IOC President, Jacques Rogge
International Olympic Committee president Jacques Rogge has declared himself a 'happy man' as the London 2012 Games come to a conclusion.
Rogge has steadfastly refused to follow the example of his predecessor Juan Antonio Samarach, who always used to declare each Games he presided over as the 'best Games ever'.
But he has perhaps been more effusive about London's Games than the previous summer Olympiads he was responsible for in Athens and Beijing.
"I'm a very happy and grateful man," he said. "The Games were absolutely fabulous.
"London promised an athletes' Games and that is exactly what we got. History has been written by many athletes, such as Usain Bolt, Michael Phelps, Chris Hoy, Ben Ainslie and Andy Murray, there are too many more to list.
"I don't compare Games - you can only give an assessment of one Games at a time.
"You'll have to wait until the closing ceremony to find out what I think about the Games but I think everyone will be pleased by what I will say.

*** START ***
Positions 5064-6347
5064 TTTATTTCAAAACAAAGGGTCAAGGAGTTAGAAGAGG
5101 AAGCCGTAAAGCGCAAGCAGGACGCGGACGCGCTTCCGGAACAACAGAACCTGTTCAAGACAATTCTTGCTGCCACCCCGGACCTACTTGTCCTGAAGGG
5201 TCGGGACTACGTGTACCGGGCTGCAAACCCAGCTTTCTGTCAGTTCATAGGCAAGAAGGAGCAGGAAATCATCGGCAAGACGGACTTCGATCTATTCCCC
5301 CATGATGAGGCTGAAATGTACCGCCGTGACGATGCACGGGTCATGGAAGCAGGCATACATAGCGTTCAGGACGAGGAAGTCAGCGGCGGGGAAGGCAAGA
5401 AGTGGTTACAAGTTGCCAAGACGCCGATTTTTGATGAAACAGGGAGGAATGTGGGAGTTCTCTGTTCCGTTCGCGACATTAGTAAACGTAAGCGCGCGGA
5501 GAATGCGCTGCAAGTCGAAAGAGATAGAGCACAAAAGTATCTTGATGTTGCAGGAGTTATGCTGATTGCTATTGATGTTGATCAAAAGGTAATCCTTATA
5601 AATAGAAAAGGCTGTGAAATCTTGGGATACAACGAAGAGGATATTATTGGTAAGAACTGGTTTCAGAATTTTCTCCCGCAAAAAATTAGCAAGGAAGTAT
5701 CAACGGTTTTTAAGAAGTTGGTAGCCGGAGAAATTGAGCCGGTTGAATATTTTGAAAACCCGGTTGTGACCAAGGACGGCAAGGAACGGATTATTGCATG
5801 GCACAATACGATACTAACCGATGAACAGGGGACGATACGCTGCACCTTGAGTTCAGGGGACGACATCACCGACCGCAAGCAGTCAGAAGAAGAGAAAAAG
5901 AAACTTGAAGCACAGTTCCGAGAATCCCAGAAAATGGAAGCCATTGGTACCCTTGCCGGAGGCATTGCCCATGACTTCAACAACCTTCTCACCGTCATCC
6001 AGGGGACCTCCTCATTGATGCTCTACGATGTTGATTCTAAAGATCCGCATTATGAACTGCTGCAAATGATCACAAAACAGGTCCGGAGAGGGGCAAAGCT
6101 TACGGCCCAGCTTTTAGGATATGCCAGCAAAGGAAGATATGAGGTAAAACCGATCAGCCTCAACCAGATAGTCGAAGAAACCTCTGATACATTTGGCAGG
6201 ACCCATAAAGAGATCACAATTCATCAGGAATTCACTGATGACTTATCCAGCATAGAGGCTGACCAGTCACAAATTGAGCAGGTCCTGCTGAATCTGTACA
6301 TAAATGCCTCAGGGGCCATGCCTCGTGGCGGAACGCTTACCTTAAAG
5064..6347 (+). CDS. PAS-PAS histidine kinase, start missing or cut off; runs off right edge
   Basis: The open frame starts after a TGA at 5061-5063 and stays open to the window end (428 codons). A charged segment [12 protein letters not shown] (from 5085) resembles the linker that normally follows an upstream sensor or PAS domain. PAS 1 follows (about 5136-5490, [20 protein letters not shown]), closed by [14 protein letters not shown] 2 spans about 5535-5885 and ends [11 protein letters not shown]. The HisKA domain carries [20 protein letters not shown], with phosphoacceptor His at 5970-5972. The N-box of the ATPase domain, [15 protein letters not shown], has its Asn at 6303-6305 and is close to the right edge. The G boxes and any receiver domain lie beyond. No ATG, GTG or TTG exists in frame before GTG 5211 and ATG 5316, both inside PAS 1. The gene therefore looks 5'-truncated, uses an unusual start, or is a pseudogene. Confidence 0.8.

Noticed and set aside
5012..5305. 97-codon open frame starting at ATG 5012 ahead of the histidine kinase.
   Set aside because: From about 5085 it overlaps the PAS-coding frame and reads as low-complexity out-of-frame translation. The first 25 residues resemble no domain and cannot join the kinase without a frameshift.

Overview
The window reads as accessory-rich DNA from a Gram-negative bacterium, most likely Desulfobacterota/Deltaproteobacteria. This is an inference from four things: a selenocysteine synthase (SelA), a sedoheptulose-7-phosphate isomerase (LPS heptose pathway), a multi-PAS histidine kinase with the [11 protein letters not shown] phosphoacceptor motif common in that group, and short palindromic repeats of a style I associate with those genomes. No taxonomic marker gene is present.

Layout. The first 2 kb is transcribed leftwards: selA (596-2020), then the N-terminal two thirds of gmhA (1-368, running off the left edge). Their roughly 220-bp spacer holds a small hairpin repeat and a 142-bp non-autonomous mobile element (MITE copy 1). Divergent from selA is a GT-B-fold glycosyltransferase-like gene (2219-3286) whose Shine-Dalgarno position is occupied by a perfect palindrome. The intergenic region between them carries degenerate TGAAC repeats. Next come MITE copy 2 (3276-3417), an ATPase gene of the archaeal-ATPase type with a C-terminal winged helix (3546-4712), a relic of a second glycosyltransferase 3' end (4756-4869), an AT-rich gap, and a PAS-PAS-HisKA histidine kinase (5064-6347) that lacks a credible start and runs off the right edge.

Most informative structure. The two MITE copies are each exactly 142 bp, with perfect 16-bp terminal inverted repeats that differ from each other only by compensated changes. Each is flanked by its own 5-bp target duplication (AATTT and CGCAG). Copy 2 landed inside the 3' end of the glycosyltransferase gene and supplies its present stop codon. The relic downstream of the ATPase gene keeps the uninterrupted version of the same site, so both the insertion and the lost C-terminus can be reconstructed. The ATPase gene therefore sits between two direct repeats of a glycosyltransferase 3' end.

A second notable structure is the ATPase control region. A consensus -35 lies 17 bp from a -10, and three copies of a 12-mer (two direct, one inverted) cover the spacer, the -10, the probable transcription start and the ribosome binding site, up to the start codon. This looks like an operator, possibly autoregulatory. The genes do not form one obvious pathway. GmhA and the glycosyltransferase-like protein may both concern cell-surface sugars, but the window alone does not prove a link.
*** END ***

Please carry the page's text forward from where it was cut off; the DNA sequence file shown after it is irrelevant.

"London has refreshed the Games in many aspects. The village has been fantastic, the venues were state of the art, the public reaction has been exceptional and the volunteers are marvellous.
"They've also thought more about sustainability and legacy than maybe other cities have in the past."
London 2012 chairman, Seb Coe believes the success of the Olympics will help Great Britain attract more top international events, with the 2017 World Athletics Championships due to the staged at the Olympic Stadium.
"Britain is at the top of its game in terms of event management. We need to capitalise on everything we've witnessed here and the prime minister has asked if I can help in this process and I'm happy to do that," he said.
"It's been an extraordinary fortnight. My team are close to exhaustion but we will rally because the Paralympics are to come. I've never worked with more focused and passionate people and I never will again.
"The British people in their millions have helped deliver the Games alongside us in so many different parts of the country.
"What I've witnessed has been uplifting and energising. No city that stages the Games is ever the same afterwards."
Rogge also praised Coe's contribution but stopped short of endorsing him to succeed Lamine Diack as president of the International Association of Athletics Federations, with Sergey Bubka also expected to run for one of sport's most powerful positions when Diack steps down in 2015.
"I hope Seb's future is as bright as possible," he added.
"He is a very skilful man."